In Liber apologeticus Eunomius of Cyzicus discuses the generation of the Son as the action of Father’s will. The Anti-Arian writers argued that this process did not effect in Son having a different essence than the Father. The core of this notion is to show the difference between the two phases of procession in Father’s intellect and will. While the action of intellect would produce another essence (ousia), the action of will does not.
Such a conclusion points to the Enneads by Plotinus and his notion of the One who “wills itself as being creative”. The first act of will happens internally and remains in the One itself, but the second one leads out to production of a lower reality of the Intellect. In the case of Eunomius, the matter is especially interesting because his opinion on internal procession of the will could be seen as a rejection of relying on Greek philosophy in resolving the problems of the Christian Faith.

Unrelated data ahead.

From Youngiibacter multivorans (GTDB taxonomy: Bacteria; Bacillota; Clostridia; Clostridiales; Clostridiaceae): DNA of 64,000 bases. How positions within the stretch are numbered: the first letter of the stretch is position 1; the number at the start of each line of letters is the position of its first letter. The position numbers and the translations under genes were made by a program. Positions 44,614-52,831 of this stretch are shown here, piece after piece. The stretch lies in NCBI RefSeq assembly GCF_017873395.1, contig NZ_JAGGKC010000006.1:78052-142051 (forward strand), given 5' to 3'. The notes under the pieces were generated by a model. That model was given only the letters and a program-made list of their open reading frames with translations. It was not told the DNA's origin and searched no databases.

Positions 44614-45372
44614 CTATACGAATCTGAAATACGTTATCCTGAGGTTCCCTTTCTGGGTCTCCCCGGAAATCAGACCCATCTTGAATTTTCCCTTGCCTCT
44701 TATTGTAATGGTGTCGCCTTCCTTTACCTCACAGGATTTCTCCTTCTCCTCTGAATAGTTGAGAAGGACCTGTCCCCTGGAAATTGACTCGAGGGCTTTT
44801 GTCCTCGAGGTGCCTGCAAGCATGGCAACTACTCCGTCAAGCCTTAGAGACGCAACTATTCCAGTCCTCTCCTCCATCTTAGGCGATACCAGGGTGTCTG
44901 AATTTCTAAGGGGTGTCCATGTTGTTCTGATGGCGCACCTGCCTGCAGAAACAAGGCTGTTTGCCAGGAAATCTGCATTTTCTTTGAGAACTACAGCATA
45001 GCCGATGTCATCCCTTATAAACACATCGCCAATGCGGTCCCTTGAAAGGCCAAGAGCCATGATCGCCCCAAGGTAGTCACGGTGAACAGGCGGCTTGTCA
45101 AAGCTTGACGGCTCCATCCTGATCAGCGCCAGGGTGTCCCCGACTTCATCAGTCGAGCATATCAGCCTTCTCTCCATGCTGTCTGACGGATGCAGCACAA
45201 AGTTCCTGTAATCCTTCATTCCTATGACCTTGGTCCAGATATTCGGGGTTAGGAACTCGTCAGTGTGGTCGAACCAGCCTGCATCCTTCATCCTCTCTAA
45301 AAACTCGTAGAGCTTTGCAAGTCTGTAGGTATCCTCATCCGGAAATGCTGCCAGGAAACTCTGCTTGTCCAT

The problem is whether we could really ascribe the Plotinian influence to the adversaries of Eunomius. Torstein Theodor Tollefsen suggested that the Plotinian doctrine of divine activity could indeed be seen there. However, in order to fully understand this problem it is necessary to trace it back to the Aristotelian theory of the movement in substances which can move by themselves (kat’ auto) and to analyze how this concept was exploited by Plotinus.